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Hoarding is not collection development

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Youth Biography on Ice

Ok, it’s time for some more youth biographies from yesteryear.  I always feel these types of postings make for great discussions on collection development.  We have a couple of choices here for you to debate in your library. Enjoy!

Dorothy Hamill
Smith
1976

For the record, I wanted a Dorothy Hamill haircut when I was in high school. Ladies my age will probably remember Dorothy more for the hair than the ice skating.  I do miss the days of Olympic ice skating when Dorothy Hamill and Peggy Fleming were the stars..

Mary

Need more ice skating? How about this one:

Eric Heiden : Winner in Gold
Aaseng
1980

Eric Heiden is a legend in speed skating circles.  Should you keep the book until his records are broken?  This book is missing several interesting facts about his life: he had an award-winning cycling career in the mid-80’s and became an orthopedic surgeon in the early 90’s.  We have talked about this before – the fact that a book doesn’t cover someone’s entire life doesn’t make it a bad book.  It does make it a less relevant book for public library collections 30 years later.

Thank you, submitter!
Holly

TV Repair

Practical Handbook of TV Repairs
Margolis
1969

Submitter:  This book may once have been handy and up-to-date, but now in 2010, I doubt it is of much use!

Holly: If you have a TV this old, I wonder how difficult it is to find parts to fix it these days?  Can you waltz into a store and pick up a new picture tube? Maybe you can buy them online.  Are they still manufactured?  What’s that circular thing the guy on the cover is holding?  I remember my dad used to get us kids to stand just so – one foot up, one hand on the antennae, other arm outstretched; always a position you could never hold for long – and the picture would come in just perfect.  As soon as you’d move, nothing but fuzz. There was the “tin-foil-extender-on-the-atennae” technique, too.  Thank goodness those days are over!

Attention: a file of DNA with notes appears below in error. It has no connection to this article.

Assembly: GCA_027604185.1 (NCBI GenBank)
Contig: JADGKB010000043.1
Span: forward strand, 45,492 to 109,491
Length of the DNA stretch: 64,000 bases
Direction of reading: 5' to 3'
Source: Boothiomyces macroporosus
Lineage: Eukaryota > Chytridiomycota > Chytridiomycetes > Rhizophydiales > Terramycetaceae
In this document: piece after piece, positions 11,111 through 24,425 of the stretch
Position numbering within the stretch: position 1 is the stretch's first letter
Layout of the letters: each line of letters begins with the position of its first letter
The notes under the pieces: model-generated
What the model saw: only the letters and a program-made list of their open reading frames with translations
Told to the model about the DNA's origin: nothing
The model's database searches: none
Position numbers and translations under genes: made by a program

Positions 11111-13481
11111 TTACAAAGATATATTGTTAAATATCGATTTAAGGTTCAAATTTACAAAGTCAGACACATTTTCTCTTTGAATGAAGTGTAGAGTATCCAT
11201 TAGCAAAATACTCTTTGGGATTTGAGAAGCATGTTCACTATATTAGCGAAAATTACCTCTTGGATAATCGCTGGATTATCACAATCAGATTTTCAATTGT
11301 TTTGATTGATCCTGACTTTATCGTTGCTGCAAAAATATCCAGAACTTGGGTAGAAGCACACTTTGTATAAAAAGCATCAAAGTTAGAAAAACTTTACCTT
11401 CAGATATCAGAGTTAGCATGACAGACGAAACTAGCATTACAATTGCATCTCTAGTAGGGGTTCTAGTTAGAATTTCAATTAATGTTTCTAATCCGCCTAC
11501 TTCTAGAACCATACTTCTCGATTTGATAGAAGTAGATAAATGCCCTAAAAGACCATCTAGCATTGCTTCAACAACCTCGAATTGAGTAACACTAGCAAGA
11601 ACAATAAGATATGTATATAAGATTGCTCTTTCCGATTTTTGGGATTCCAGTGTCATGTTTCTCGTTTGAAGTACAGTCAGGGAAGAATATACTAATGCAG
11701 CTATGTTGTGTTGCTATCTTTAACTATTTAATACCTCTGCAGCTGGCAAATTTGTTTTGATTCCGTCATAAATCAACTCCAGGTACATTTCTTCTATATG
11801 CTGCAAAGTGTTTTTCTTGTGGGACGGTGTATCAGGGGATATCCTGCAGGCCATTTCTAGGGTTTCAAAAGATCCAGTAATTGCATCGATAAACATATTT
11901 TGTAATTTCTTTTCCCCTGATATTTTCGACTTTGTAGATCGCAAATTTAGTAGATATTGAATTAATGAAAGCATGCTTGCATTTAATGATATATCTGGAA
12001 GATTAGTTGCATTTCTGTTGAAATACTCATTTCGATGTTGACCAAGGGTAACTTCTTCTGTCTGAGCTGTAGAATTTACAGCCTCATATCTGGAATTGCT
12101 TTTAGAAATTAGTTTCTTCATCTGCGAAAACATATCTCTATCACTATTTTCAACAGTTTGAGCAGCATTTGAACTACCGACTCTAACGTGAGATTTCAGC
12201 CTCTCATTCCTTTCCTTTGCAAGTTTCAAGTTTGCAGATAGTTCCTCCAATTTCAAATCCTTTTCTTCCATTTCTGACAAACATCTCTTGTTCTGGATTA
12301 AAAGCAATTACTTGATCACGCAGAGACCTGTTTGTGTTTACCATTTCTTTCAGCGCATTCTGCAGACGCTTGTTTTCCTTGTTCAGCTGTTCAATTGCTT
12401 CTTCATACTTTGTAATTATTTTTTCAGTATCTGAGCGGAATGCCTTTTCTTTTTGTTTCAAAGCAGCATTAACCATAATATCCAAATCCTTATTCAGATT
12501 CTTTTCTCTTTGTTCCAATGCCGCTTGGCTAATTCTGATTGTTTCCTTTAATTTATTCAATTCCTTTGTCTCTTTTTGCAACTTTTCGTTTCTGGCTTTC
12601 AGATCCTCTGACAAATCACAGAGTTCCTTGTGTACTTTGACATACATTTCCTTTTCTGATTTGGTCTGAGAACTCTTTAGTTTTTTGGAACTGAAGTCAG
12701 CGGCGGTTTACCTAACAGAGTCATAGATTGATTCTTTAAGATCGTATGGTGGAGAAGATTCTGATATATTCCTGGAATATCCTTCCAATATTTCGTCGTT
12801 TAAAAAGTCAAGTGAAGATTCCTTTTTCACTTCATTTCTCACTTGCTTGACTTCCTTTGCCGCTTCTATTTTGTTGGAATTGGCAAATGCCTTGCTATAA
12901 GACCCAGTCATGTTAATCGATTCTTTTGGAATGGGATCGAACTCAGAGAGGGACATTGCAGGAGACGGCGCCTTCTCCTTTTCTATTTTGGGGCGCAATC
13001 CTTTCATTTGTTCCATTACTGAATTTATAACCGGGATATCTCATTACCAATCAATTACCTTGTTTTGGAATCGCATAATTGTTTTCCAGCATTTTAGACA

Gettin’ Hitched

When You Marry
Duvall & Hill
1953

Submitter: I’m a ref librarian at a community college & I thought you might like to consider this book for your blog. It’s a GREAT one from 1953 called “When You Marry” & it’s really AWFUL!!! %-) We have a collection that we’ve been weeding for several years now & my boss always seems to find these great tomes – I think the worst one he found was called The Negro in the Meat Packing Industry – that was a few yrs ago & mercifully, we’ve since stricken it from our shelves!

Holly: I’d love to get my hands on that “Negro in the Meat Packing Industry” book!  Anyone out there have it?  As for THIS little gem, there are copies in WorldCat dating back to 1946.  This is NOT useful for people getting married today!  It’s an interesting study in history and sociology, maybe, but not for public library shelves.  You know, when those starry-eyed brides-to-be come to the library asking for wedding books?  They’re going to laugh at you if you give this to them.  Especially Part 3: “Where Babies Come From.”  These days, the public schools teach that in about fourth grade.

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